No. 45

From the earliest writings of man on cave walls (which came to be known as hieroglyphics), and in the past 6,000 years of recorded history, mankind has had a thirst for knowledge. This insatiable thirst for knowledge has been responsible for most of the technological advancements and other achievements that has moved our civilization forward to present time. It is not my intent today to delve into the past so much, but rather to share some practical thoughts and ideas that may be of value to you. The Bible says in Proverbs 1:7, "The fear of the Lord is the beginning of knowledge." As a Christian and one who has a deep love for God, I certainly believe this and try to keep this perspective in everything I do.
As we function day-by-day in our own personal lives, there's another consideration of knowledge that should be brought to our conscious mind from time-to-time. Namely, there are two kinds of knowledge: one kind we call "intellectual" knowledge that comes as a result of our intellect and we acquire this knowledge through study and observation. The other kind of knowledge is "experiential" or knowledge that comes from our experience. Obviously to be successful in today's times we need both kinds of knowledge, but there is a stereotype in our society that may be keeping some people from becoming as successful as they could be.
In recent years, our society has almost come to deify the attainment of a college degree, and in many cases has looked upon the person who doesn't have one as being somewhat inferior. From my experience, I can tell you that a college degree does open many doors and it's a step in the right direction, but it does not guarantee success. There have been hundreds of times when I have been a paid featured or keynote speaker and I was the only one there who didn't have a college degree. They were paying me for my experience and for my proficiency in developing a skill. What I'm saying is this: don't ever suffer from low self-esteem just because you may not have a college degree. It's great if you can get it and I certainly recommend that, but if you don't, you can bridge the gap by your experience.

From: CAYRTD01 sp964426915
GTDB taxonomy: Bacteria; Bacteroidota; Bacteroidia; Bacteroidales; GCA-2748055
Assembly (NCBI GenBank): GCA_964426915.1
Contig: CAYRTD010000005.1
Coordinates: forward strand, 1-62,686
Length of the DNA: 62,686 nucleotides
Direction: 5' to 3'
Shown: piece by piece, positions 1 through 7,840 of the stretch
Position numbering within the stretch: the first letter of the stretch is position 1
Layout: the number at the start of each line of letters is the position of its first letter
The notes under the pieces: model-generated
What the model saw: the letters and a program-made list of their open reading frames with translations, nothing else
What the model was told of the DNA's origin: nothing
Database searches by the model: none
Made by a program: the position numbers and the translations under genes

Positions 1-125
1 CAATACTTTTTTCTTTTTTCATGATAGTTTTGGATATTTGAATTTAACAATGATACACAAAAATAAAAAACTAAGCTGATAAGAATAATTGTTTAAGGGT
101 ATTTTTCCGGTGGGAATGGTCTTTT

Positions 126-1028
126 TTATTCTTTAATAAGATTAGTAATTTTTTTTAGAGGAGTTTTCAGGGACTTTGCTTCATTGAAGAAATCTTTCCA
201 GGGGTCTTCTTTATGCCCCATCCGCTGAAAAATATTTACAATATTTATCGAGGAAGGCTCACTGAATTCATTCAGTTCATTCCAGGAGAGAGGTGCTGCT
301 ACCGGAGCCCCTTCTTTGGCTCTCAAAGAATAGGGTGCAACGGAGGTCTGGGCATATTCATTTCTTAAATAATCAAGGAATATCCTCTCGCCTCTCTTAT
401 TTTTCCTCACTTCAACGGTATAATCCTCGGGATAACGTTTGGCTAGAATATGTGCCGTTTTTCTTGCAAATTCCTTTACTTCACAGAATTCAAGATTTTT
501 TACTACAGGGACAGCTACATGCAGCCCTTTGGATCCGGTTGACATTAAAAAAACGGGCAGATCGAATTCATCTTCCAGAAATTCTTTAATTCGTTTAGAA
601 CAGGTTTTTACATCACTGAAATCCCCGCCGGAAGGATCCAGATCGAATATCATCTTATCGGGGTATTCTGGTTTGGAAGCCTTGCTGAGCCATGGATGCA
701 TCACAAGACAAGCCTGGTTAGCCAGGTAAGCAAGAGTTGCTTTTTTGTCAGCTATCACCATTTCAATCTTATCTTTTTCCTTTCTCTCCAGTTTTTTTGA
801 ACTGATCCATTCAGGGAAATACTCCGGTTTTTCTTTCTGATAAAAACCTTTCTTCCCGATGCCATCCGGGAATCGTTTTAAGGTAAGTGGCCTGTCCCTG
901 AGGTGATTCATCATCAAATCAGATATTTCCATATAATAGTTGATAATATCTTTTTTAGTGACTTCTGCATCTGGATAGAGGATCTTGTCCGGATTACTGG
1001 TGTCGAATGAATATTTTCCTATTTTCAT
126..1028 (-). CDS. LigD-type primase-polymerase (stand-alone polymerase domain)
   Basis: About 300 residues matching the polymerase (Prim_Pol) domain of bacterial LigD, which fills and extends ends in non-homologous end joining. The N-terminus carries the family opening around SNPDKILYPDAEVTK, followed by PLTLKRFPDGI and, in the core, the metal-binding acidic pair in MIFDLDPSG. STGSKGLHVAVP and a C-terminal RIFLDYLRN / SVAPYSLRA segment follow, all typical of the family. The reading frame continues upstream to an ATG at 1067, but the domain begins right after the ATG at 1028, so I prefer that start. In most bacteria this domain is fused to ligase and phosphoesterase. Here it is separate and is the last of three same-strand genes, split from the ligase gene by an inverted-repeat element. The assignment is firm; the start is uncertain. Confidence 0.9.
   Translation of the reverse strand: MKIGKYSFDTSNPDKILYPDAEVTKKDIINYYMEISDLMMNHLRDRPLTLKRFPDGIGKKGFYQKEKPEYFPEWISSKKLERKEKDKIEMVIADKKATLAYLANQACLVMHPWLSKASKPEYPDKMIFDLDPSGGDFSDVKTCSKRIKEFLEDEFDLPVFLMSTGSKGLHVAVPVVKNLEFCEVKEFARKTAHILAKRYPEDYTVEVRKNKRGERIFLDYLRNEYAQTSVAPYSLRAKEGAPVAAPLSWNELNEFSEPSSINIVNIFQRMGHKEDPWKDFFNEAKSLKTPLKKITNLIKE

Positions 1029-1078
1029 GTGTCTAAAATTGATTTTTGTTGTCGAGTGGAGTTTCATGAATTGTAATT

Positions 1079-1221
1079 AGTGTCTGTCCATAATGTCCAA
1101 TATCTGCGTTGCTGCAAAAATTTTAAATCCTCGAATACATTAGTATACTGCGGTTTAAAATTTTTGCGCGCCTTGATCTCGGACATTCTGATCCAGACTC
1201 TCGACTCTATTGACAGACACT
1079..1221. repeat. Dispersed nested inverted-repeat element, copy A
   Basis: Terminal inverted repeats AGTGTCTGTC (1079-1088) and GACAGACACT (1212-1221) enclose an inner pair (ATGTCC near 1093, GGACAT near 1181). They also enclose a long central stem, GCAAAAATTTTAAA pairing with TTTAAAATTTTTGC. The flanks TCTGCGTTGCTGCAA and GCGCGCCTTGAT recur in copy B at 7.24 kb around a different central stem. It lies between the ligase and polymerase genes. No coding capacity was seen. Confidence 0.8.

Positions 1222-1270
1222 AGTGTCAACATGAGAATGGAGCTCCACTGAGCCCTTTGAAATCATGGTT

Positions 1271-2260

However, we should never be like the fella who didn't have 20 year's experience; he had one year's experience repeated 20 times. He never went on vacation because he was afraid he wouldn’t be missed. Another example is when I was in high school and our class went on a field trip to The University of Arkansas in Fayetteville. One of the speakers told about a company that had a large generator that stopped working, and as a result the whole operation was shut down. Well, everyone in the company tried to get it started again, but with no success. Finally, they called in an "expert" and when he arrived and surveyed the problem, he took a little ballpeen hammer and went to a certain spot and tapped on it three times. It started immediately and the company was back in business.
In a few days, this "expert" sent the company a bill for $5,000. Since it only took about 10 minutes of his time, the company felt this was a little high, so they asked him to itemize his bill. The expert's new invoice contained these words: "Pecking on generator $10.00. Knowing where to peck, $4990.00." Granted, this expert probably had a college degree, but his experience was also very important. We are never bored when we are learning something useful and worthwhile. (EDITOR'S NOTE: Jim Davidson is a motivational speaker and syndicated columnist. You may contact him at 2 Bentley Drive, Conway, AR 72034.)